In 1999, Holoborodko became Laureate of the National Shevchenko Award, the highest Ukrainian literary distinction, and his poems are taught in schools. Still, he leads a hermit’s life in provincial Luhansk. It was impossible to find any personal contact info; he’s notorious for his “complexity of character” and his “reticence.” So how then was I supposed to contact this poet to secure his permission to translate?

I devised an ingenious trick. I called the Mayor of Luhansk’s office. “I’m the Editor in Chief of the American anthology Such and Such,” I lied to his secretary in a solemn voice. My introduction sounded impressive enough for her to put me through to the Mayor, who then gave me Vasyl’s address and telephone number. I called the poet after an hour’s hesitation.

We had a long, cordial conversation. I experienced nothing of the reticence I was warned about and which, taking his dramatic biography into account, Vasyl has every reason for. “I love words,” he told me, “and mine are not fiery – they teem with bees and butterflies.”

Later Vasyl sent me his newest work, which were a pleasure to translate. Some of those poems are presented. In the unglamorous rural setting of his poems everyday things are distilled into their divine essences.

–Svetlana Lavochkina

Хатка на одну людину

by Vasyl Holoborodko

У цьому селі

у кожній хатці – невеличкій хаті –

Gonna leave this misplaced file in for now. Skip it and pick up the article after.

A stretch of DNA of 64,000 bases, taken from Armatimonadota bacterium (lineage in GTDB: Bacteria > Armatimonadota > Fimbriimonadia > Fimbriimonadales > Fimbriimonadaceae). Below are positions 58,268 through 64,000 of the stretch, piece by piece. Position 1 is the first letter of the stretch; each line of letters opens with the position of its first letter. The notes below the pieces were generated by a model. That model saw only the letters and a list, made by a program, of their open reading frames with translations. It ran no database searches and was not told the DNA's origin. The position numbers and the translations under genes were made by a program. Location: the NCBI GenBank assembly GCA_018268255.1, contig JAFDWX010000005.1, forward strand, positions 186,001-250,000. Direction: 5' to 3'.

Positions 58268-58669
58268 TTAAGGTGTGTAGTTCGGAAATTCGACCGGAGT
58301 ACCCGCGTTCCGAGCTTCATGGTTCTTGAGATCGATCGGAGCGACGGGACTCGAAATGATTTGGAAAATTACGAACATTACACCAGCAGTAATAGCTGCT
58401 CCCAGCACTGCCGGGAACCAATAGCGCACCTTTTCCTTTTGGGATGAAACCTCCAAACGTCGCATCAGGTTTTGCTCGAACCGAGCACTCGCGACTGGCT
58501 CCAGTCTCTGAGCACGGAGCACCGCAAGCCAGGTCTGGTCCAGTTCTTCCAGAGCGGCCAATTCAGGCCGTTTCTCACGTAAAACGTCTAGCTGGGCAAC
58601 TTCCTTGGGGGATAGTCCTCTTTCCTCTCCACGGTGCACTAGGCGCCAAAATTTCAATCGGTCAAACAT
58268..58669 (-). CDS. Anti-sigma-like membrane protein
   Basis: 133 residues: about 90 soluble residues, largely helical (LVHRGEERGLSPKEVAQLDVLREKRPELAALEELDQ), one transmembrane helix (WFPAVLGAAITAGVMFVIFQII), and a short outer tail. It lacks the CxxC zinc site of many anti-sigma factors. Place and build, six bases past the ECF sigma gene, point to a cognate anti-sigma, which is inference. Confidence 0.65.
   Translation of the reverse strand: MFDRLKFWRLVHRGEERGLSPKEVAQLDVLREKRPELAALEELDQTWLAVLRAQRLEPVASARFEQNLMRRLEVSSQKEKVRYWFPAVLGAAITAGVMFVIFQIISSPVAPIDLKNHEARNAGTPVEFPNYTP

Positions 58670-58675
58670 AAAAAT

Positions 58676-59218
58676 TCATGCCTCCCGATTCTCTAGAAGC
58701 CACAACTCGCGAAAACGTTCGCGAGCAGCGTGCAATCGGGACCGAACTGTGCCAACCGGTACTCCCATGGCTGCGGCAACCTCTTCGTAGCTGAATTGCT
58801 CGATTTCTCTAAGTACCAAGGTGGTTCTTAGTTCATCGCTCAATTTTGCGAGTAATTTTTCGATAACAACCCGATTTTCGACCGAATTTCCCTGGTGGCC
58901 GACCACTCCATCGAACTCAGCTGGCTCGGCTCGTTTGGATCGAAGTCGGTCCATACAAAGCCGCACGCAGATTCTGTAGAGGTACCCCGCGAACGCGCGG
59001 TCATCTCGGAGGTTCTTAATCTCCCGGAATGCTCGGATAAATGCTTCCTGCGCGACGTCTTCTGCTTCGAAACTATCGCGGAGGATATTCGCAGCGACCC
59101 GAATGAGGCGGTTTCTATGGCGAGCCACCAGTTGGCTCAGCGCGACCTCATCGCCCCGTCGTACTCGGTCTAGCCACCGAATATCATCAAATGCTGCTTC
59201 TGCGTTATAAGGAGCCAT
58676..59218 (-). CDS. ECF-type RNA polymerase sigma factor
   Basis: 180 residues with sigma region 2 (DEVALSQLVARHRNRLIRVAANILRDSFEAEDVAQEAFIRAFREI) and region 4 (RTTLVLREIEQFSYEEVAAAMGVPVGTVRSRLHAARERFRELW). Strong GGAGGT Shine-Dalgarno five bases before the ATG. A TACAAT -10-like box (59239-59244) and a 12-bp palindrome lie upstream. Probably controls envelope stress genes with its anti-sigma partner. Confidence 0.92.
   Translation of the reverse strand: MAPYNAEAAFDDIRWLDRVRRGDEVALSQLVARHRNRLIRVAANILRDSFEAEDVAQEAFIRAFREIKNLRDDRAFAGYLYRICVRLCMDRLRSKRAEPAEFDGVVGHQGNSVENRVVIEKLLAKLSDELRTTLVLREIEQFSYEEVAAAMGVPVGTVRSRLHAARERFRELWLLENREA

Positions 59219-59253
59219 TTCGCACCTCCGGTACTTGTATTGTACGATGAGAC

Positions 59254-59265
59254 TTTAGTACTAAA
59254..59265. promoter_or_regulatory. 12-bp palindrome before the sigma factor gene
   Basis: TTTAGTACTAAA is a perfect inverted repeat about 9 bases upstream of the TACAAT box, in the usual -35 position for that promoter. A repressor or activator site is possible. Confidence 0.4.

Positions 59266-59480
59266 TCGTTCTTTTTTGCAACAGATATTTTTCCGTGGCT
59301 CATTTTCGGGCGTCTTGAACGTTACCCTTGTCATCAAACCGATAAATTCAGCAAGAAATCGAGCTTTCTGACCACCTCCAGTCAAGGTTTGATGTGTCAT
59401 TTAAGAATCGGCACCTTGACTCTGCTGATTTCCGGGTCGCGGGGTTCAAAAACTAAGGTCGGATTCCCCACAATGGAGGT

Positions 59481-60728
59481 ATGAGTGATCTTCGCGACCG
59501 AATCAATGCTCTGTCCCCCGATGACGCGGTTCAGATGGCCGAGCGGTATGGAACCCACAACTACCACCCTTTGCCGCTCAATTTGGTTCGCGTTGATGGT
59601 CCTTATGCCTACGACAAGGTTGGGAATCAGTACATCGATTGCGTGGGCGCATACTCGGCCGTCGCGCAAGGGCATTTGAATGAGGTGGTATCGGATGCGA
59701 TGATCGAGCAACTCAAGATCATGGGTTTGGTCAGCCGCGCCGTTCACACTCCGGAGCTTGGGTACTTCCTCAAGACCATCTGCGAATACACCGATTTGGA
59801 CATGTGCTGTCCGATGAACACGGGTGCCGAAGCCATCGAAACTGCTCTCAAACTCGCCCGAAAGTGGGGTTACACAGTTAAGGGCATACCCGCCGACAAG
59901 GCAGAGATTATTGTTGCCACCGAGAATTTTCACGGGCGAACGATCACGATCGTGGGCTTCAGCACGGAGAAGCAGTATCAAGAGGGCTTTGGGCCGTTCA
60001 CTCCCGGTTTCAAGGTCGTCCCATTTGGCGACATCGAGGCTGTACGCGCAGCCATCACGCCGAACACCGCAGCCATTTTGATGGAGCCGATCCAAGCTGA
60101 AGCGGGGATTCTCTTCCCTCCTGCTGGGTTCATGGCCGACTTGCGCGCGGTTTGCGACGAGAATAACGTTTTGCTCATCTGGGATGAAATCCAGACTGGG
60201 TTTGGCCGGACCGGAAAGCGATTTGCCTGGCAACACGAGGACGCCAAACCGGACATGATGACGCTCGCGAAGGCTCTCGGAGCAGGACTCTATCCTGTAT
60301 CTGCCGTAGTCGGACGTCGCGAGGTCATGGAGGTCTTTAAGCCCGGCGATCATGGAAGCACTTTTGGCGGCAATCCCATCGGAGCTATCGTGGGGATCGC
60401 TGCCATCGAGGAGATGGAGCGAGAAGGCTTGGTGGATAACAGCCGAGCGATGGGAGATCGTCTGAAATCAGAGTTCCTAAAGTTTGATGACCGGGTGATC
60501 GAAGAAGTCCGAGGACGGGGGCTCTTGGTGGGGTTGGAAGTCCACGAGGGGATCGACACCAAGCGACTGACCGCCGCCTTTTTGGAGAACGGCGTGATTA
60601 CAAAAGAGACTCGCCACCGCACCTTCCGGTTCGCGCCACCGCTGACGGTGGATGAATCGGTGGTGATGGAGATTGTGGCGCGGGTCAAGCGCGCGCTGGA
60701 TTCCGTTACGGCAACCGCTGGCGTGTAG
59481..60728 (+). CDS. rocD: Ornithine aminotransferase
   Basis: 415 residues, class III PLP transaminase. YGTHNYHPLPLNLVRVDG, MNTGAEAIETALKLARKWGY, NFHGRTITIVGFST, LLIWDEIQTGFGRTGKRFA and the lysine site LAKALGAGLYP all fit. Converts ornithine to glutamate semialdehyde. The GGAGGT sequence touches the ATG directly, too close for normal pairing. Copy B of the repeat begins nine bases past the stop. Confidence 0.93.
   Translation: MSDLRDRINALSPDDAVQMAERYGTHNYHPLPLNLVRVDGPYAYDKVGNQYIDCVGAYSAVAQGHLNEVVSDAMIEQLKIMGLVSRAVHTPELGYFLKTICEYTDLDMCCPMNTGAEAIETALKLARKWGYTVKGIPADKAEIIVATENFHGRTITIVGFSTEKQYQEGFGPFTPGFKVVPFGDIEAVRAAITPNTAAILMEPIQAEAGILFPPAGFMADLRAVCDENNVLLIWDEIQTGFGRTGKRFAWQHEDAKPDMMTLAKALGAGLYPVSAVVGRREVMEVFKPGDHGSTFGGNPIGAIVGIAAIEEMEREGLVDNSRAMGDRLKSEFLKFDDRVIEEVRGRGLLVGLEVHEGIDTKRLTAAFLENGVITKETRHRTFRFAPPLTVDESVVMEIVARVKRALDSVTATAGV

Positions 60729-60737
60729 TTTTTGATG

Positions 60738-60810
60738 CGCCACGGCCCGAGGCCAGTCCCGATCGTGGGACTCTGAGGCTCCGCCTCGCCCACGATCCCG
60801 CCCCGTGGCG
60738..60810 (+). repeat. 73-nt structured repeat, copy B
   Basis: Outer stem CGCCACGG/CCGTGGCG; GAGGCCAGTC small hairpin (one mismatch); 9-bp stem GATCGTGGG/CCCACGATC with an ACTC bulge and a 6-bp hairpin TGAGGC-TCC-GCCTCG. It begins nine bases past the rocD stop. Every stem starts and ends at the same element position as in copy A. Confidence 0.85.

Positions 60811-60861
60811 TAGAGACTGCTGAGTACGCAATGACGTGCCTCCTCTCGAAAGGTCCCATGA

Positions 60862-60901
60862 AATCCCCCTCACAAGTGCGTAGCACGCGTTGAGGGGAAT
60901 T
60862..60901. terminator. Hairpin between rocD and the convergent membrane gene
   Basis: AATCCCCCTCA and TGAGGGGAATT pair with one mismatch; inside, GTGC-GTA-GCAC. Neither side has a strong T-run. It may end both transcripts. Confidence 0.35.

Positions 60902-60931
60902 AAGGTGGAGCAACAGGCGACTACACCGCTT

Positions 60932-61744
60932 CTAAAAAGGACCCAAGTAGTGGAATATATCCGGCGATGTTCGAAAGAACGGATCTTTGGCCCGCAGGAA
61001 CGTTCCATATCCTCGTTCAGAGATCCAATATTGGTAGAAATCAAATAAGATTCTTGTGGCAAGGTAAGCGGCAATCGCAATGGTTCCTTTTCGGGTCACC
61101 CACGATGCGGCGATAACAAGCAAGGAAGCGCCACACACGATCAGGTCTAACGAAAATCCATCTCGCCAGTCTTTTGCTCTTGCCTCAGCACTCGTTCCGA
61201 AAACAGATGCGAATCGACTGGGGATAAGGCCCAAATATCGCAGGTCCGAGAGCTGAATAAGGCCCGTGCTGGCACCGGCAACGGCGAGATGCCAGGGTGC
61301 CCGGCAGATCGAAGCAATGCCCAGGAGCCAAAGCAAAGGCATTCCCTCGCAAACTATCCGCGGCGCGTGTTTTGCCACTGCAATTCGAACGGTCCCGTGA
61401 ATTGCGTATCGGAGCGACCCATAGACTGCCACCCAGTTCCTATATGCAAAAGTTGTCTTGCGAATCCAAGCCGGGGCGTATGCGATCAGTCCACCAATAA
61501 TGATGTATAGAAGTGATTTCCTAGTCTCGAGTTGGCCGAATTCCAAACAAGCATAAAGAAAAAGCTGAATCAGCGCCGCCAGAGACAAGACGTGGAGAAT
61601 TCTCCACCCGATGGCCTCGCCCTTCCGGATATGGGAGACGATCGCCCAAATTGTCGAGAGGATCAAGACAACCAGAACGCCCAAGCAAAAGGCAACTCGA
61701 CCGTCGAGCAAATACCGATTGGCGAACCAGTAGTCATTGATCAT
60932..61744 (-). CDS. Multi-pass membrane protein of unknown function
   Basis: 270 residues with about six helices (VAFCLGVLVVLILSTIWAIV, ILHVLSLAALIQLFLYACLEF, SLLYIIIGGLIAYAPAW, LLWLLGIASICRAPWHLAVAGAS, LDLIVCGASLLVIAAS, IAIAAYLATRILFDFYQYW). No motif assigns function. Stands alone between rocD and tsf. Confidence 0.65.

– готельному номері на одну особу –

– шпаківні на одного шпака –

– вулику на одну бджолу –

живуть по одному:

не тільки старі, родичі яких давно повмирали,

або з’їхали кудись у світи із села,

а й молоді – різного віку –

жінки й чоловіки, дівчата й парубки та й діти.

 

У цьому селі

вранці – від кожної хатки –

виганяють на пасовище корову

з одним рогом,

з одним хвостом,

з однією ногою,

з одним оком,

з однією дійкою.

 

У цьому селі

виходить – із невеликої хатки –

самотній чоловік,

іде по сусідах,

щоб скластися з кимось по гривні

та хоч пляшку купити,

та розпити разом,

але він ніколи нікого не знаходить,

тому наодинці повертається

до своєї хатки – невеликої хати,

а через деякий час із іншої хатки

виходить інший самотній чоловік

з тією ж метою – зустрітися з кимось –

але й цей чоловік нікого не знаходить:

ніколи ніде нікого не зустрічає.

 

(Епіфанія: не знайти з ким випити –

символ за ознакою: залишитися в самоті,

і далі перебувати самому, ірреальна можливість

спілкування, проблематична для мешканців

маленьких хаток і реальна можливість,

яку усвідомлює автор).

A Hut For One

by Vasyl Holoborodko

In this village

In every hut – a small hut –

– a single hotel room –

– a nesting box for one starling –

– a hive for one bee –

there live, one of each:

not only the old people whose families died long ago

or moved away into the wide world,

but also young ones – of different ages –

men and women, lassies and lads, and children.

 

In this village

in the morning – from every hut –

they drive out cows to graze –

cows with one horn,